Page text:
How did you assemble such an impressive cast and crew?
All God!!!!! He opened the doors. It’s a miracle really….
Scott was an obvious choice, as he was an up and coming actor. I knew he surfed and when I shared the story with him, he loved the spiritual aspect, and the opportunity to do his own surfing, – and I knew after numerous Skypes, that he was destined to be a star, and this was really his break-out role, where he plays the lead. He was highly professional and committed, and was a pleasure to work with. So getting Scott was really about timing, and being in the right place at the right time in his life, and offering him something that he wanted to do.
Rachel Hendrix, I was sent her screener (OCTOBER BABY) and watched the film, and although I found the film very slow, I found her to be a great actress – and called her and told her a bit about what we were doing. The story resonated with Rachel, and even though the role was outside her comfort zone, she accepted, and she brought a fabulous performance,
Rachel is really destined for greater things. She is attractive both inside and out, and she is highly dedicated to her craft,
Cheryl’s role is a responsible one. Her anointing was key to the sincerity of the mothers prayers. Her deep understanding of the impact she would play through the role was what inspired her to do the film,
What was the biggest challenge you faced while filming?
I guess making the decision whether to show Jesus or not. This was a huge debate, something we spent hours deliberating, Eventually I decided, after hearing loads of opinions, that it would be better to do the scene where Ian is in heaven, slightly differently. I thought the power of this scene laid in the camera focussing on SCOTT (ian) and it worked really well. It could have been cheesy for non christians, and I think what we achieved made the film more accessible and acceptable to non believers,
What is your favorite scene in the movie?
The humour scene in the Australian outback, where they show the aboriginal woman what surfing is all about,
It’s funny and humour and seeing people laugh is so rewarding, Even Scott Eastwood, who we took the mickey out of in the scene was really peeved. He didn’t enjoy doing the scene, as he knew his friends would rip him off, and this came through in the performance, so its rather real. The aboriginal woman, is a South african actress and she was just perfect. She was funny, and carried the role perfectly,
There are several goals from my perspective, the worldly one is that our investors recoup their investments, as these are amazing people who sowed their funds into the film empowering it to happen. These men and woman are the ones who need the praise and accolades. They stood by us and helped financially. They made this possible, and they are the one’s I’d love to see rewarded.
Then from a spiritual point of view, its obviously a kINGDOM film with a strong message about Grace and love and forgiveness, and to see people’s lives transformed through media, is such a miracle. Our daily prayers have been that lives are changed, and that we create a tool for change.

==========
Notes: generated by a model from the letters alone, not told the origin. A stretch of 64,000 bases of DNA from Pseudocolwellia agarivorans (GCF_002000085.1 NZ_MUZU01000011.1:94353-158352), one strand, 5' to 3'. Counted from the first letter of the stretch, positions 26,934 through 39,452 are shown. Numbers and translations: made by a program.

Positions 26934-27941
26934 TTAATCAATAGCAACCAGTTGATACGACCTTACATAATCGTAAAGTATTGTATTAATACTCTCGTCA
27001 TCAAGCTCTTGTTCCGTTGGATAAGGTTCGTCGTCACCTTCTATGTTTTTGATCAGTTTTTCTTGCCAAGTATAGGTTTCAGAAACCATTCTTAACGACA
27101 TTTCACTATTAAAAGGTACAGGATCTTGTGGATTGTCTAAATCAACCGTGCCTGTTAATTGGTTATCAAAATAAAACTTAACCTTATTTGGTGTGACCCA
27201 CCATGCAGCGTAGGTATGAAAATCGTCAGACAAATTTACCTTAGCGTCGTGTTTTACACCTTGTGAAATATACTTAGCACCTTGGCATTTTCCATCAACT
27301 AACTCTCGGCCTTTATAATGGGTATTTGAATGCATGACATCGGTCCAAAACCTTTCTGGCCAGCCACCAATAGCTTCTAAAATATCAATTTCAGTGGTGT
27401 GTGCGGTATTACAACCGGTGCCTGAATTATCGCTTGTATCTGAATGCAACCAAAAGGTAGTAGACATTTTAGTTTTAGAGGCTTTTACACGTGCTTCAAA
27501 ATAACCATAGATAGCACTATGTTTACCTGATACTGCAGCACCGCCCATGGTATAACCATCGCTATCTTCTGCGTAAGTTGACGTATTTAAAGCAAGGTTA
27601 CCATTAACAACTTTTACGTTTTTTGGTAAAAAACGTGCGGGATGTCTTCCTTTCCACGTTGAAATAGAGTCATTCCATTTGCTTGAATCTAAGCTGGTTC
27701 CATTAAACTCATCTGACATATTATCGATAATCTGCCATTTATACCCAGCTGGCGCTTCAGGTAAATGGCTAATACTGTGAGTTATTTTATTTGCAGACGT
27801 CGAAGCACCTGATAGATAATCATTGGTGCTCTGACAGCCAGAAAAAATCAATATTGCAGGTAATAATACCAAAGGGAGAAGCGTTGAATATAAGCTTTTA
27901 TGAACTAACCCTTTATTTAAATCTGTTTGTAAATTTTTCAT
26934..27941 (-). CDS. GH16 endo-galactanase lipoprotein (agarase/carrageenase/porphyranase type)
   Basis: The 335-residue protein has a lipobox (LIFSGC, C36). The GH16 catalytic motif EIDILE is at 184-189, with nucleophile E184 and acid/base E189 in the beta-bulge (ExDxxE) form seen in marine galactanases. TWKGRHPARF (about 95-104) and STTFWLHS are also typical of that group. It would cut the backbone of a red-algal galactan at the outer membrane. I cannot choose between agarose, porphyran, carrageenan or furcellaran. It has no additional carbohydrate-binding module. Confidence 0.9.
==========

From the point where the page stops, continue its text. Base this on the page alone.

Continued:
Here is our story, we saw God miraculously heal our son. We saw His power. We saw His grace. Watch the link below for insight. But what’s exciting are the numerous mails we receive from people saying, “we saw your film, and our lives have been changed forever.” That’s a compete WOW!!!!
How can churches or groups bring the movie to their city?
Yes, of coarse they can, and church screenings are so powerful. The churches can use this as an evangelical outreach, and can make an impact in their community. And because our film appeals to a broad audience, we’re seeing many lives impacted,
How can people get their own copy of the DVD?
Another miracle…. Walmart has made us “Movie of the Month” as they love the film. They have thrown their marketing muscle behind the film, and we launch throughout the US on the 16th of September exclusively in their stores. So that’s where folks can go get their copy, We have included some amazing bonus features, (one being my son’s testimony) and Christian surfers have enclosed an amazing sticker, which most youngsters would love – so its a great package,
Well, thank you so much for sharing with us today, Bruce. Good luck at the upcoming festivals and with the Walmart release of the movie.
I’ve been following The Identical almost from the beginning. We met the producers at NRB 2013 plus several of our actors from Flowers for Fannie and The Good Book filmed scenes in The Identical. I also interviewed a number of the cast and crew members at NRB 2014. So I thought I had a pretty good idea of what to expect. I was wrong. Even though I knew the basic storyline and knew it would be well done, the movie was even better than I expected. It’s a quality movie that is sure to become a popular classic.